The importer in the foreign country may be entitled to claim a preferential tariff treatment and pay a lower duty rate if they have a valid certificate of origin. The Certificate of Origin is a signed declaration from the manufacturer of the goods indicating that the goods are of Canadian origin and meet the requirements of a free trade agreement. The type of commodity you’re exporting and its destination country will determine whether it is required – for example, many countries require a Certificate of Origin for textiles, such as fabric or clothing, over a certain value.
A Certificate of Origin must be completed and signed by the exporter of the goods. When the exporter is not the producer, the exporter can complete the certificate on the basis of knowledge of the goods’ origin, reasonable reliance on the producer’s written representation of the goods’ origin, or a completed and signed Certificate of Origin for the goods voluntarily provided to the exporter by the producer.

  • A copy of this document should be forwarded to the importer and retained by the exporter. Be sure to include a copy of your Certificate of Origin INSIDE as well as OUTSIDE the shipment.
  • Canada Customs regulations require that you keep this certificate and the backup documentation for six years following the year of its issuance. Failure to do so could invalidate the preferential duty claim.
  • In some countries, the Certificate of Origin must be notarized. Please check the destination country’s regulations.

Cargo Control Document (CCD) -A8A

The Cargo Control Document (CCD), also known as form A8A, is a critical document because it contains the unique carrier code and shipment number. The CBSA issues each of the freight transportation companies, known as carriers, an individual four-digit carrier code. This code, combined with a unique shipment number (assigned by the carrier) and presented in bar-code format, helps the CBSA identify both the carrier and the shipment when documentation is presented at the border. The CCD is generated by the carrier and contains general information about the shipment, such as:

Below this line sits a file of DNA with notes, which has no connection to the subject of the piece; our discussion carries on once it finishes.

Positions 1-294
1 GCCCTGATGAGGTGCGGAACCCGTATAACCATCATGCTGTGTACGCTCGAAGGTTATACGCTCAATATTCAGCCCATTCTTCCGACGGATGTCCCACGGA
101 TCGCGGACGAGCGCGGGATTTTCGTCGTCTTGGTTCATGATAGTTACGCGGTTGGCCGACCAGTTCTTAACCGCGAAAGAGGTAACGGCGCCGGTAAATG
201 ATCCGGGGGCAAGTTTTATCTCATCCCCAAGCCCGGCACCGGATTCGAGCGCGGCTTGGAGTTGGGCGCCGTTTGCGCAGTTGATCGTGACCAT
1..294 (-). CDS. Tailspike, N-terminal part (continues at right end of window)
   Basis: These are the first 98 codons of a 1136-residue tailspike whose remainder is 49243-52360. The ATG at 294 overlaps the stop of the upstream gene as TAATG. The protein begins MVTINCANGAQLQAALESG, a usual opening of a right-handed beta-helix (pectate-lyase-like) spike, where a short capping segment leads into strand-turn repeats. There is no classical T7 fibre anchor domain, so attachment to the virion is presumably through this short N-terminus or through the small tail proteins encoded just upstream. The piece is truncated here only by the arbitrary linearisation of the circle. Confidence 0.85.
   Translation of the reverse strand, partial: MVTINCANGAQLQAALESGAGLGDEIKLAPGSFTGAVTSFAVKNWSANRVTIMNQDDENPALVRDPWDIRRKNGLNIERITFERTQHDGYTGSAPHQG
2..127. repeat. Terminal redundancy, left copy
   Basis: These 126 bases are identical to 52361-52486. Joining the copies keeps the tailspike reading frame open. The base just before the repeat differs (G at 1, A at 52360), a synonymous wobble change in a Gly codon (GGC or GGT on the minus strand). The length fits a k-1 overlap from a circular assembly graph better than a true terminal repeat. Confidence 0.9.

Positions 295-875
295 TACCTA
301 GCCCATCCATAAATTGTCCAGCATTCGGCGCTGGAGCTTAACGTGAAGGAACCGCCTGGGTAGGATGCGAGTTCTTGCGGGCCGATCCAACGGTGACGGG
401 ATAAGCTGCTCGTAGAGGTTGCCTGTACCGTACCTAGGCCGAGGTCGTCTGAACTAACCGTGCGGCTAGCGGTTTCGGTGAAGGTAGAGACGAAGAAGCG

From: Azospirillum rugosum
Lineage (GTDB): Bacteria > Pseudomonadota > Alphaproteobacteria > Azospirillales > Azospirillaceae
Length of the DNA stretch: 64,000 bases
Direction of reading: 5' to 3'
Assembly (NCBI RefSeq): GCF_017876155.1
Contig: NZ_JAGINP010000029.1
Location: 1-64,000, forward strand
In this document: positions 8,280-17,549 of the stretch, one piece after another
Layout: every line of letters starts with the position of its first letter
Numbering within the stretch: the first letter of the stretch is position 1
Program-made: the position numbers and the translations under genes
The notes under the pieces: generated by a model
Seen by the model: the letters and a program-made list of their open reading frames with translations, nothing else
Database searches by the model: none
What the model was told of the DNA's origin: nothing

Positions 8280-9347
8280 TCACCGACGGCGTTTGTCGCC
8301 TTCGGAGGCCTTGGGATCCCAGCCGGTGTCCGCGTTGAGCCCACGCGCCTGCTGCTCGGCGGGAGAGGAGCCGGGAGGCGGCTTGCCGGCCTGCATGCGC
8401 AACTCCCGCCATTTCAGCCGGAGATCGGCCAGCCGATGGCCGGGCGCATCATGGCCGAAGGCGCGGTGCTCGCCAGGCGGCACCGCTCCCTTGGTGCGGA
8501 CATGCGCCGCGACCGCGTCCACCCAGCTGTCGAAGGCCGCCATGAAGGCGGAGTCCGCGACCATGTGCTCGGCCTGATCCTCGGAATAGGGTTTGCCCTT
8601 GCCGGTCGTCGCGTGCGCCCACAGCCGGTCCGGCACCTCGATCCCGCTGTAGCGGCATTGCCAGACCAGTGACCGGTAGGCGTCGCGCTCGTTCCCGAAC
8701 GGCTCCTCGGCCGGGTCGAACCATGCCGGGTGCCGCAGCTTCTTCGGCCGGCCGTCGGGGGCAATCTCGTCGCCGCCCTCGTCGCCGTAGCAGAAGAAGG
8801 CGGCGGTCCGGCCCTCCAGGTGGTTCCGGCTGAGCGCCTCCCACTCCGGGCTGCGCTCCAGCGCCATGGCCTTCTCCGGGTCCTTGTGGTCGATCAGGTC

• Address of the receiver (consignee) and shipper (sender)
  • Description of goods
  • Number of packages and weight
  • Name of the carrier
  • Carrier Code (barcode format).

Carriers can personalize the CCD using specific guidelines set by the CBSA. 

Canada Customs Coding Form (B3 or B3B Form)

CBSA requires that imported goods be accounted. Just as businesses account for invoices, payments, and inventory, they should also account for imported goods. To account for goods that have entered Canada, an importer must complete an Import form. The form required is called the Canada Customs Coding form, widely known in the industry as a B3. Form B3B is used together with Form B3 when there is more than one cargo control document to be acquitted by one B3 form. The border services officer will review Form B3 documentation to ensure compliance with the CBSA’s requirements. They will return any B3 form that does not meet the requirements to the importer/owner or broker, and where applicable, withhold release of goods. In all such cases, the border services officer will inform the importer/owner or broker of the reasons for rejection.

Confirmation of Sale (COS)

This form in triplicate, completed, and signed, is required for all commercial importations of fresh fruits and vegetables to confirm a sales transaction actually exists.

Packing List

A packing list is similar to a shipping list in that it lists the goods being shipping, information on how it was packed, how the goods are numbered, and weight/height dimensions. Even though it’s not always required, it’s an important document used by freight forwarders to prepare a bill of lading and to understand how much cargo is needed.

CFIA Import Declaration – Form 45

This form is required to obtain the release of dairy, processed fruit and vegetables, honey, pesticides, seed, fertilizer and feed products.

Exporter’s Statement of Origin